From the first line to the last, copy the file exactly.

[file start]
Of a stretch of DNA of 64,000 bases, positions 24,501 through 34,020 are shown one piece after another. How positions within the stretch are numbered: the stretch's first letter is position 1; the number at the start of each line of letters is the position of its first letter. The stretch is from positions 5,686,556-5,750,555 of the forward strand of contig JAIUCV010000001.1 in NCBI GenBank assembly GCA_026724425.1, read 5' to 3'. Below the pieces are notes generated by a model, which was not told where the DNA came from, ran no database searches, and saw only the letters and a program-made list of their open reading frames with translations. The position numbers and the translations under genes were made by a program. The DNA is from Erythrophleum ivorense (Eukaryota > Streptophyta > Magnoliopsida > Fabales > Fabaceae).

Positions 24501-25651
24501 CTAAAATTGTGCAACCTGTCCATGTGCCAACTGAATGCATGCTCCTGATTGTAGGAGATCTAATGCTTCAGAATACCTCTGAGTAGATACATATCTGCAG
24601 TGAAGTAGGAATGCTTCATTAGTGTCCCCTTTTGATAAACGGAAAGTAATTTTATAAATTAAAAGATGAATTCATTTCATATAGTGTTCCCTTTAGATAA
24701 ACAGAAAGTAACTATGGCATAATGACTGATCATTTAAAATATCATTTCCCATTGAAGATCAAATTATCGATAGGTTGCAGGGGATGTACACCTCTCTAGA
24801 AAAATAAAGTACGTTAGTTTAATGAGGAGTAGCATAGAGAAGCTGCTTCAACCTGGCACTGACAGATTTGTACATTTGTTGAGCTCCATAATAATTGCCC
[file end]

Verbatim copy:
Of a stretch of DNA of 64,000 bases, positions 24,501 through 34,020 are shown one piece after another. How positions within the stretch are numbered: the stretch's first letter is position 1; the number at the start of each line of letters is the position of its first letter. The stretch is from positions 5,686,556-5,750,555 of the forward strand of contig JAIUCV010000001.1 in NCBI GenBank assembly GCA_026724425.1, read 5' to 3'. Below the pieces are notes generated by a model, which was not told where the DNA came from, ran no database searches, and saw only the letters and a program-made list of their open reading frames with translations. The position numbers and the translations under genes were made by a program. The DNA is from Erythrophleum ivorense (Eukaryota > Streptophyta > Magnoliopsida > Fabales > Fabaceae).

Positions 24501-25651
24501 CTAAAATTGTGCAACCTGTCCATGTGCCAACTGAATGCATGCTCCTGATTGTAGGAGATCTAATGCTTCAGAATACCTCTGAGTAGATACATATCTGCAG
24601 TGAAGTAGGAATGCTTCATTAGTGTCCCCTTTTGATAAACGGAAAGTAATTTTATAAATTAAAAGATGAATTCATTTCATATAGTGTTCCCTTTAGATAA
24701 ACAGAAAGTAACTATGGCATAATGACTGATCATTTAAAATATCATTTCCCATTGAAGATCAAATTATCGATAGGTTGCAGGGGATGTACACCTCTCTAGA
24801 AAAATAAAGTACGTTAGTTTAATGAGGAGTAGCATAGAGAAGCTGCTTCAACCTGGCACTGACAGATTTGTACATTTGTTGAGCTCCATAATAATTGCCC